Q: Some in public higher education argue that a high tuition/high aid model is more progressive in that it does not provide large subsidies to wealthy families. Is this argument valid?
A: The reality of high tuition/high aid did not match the vision advocated by progressives. Institutions leverage student aid to generate tuition revenue, replace tax dollars but adding to inequalities created by the shift in public finance. While rising tuition is a fact of life in public universities, student aid remains ambiguous and uncertain. There are many different types of student financial aid: need-based grants, loans, merit grants, and work-study, along with various other student subsidies. In their chapter, St. John and Wooden trace the shift in federal policy from emphasizing need-based grants in the 1960s and 1970s to pushing loans in more recent decades, a transition that stimulated new forms of aid in states and institutions. Heller examines how increases in tuition and loans have been accompanied by merit grants at the state level, while Don Hossler discusses the emergence of aid leveraging in public universities as a response to privatization. With the rise in tuition charges at public colleges, it is also necessary for state funding for need-based grant aid to grow if states are to maintain opportunity for enrollment in four-year colleges by qualified low-income students in their states. In one of the concluding chapters, St. John examines strategies states can use to decrease inequalities in financial access among qualified students. Privatization coupled with need-based grants can enable states to save tax dollars, compared to low tuition, while also maintaining educational opportunity. In contrast, raising tuition without making sufficient investment in need-based grants creates inequality. In the concluding chapter we focus on finding ways to enable the emerging privatized systems to work better, rather than merely criticizing these trends.
Q: Public higher education has fully entered the fund-raising world, with numerous universities running billion-dollar campaigns and even small community colleges starting fund-raising efforts. How does this alter colleges' missions?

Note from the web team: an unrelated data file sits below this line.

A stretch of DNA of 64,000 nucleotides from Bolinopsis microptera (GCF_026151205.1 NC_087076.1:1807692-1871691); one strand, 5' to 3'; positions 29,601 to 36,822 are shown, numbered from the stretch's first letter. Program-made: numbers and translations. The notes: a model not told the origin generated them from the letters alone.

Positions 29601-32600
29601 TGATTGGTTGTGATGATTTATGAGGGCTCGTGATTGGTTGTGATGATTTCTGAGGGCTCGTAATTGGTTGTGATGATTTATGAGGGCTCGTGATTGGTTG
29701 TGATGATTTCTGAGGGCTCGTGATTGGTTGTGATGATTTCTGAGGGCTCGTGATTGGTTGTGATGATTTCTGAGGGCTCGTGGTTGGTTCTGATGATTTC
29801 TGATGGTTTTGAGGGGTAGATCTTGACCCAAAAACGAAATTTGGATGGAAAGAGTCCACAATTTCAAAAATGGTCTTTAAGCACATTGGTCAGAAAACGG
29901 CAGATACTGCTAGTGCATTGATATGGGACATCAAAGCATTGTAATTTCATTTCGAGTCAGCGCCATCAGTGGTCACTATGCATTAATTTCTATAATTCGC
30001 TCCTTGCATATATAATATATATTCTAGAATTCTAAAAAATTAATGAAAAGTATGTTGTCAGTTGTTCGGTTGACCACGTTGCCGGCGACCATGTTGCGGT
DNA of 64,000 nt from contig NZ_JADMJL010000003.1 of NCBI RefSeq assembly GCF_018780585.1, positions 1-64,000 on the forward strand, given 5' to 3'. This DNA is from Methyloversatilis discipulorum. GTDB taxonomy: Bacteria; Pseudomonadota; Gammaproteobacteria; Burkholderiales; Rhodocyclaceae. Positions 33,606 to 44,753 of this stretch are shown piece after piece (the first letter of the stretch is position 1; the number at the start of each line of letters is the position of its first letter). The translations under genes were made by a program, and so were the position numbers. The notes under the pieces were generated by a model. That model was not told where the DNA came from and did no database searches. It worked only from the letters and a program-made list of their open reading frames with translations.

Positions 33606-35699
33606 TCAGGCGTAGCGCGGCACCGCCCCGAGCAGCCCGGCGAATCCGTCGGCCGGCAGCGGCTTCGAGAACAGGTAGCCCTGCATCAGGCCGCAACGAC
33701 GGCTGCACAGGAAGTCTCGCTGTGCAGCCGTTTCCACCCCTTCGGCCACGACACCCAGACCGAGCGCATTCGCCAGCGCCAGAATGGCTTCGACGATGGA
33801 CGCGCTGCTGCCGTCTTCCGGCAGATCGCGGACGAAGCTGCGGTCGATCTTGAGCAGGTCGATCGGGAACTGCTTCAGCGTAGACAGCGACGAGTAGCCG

A: In general the traditional approach to developing endowments can be mission enhancing, a topic addressed in a chapter by Conley and Temple. They argue that public colleges and universities must emphasize development as a response to trends in public finance, following the pattern used by private colleges. However, there is a more general problem with the emphasis on generating revenue from tradition sources like endowment, tuition, state funding, and research grants. Research universities raise revenue through research grants, a long-standing pattern that benefits the educational mission, but many of the new ventures do not emphasize instructional programs. The efforts to generate revenues from alternative sources contribute only marginally to subsidizing the costs of instruction, an issue addressed by Jim Hearn. Some new ventures -- including pursuit of profits from sales of university services or from creation of private, university-owned corporations can alter missions -- can detract from the central activities in public universities. Many of these alternative revenue sources require creation of new services in exchange for income, a practice that can alter the core mission of universities. Hosting conferences, engaging in partnerships with private corporations, and creating e-learning enterprises often require substantial investment costs, as risk capital, a situation that substantially complicates financial management. In the concluding chapter we recommend using a mission-oriented approach to these investment decisions, emphasizing revenue generation that can enhance, rather than detract from, education and other core missions of the university enterprise.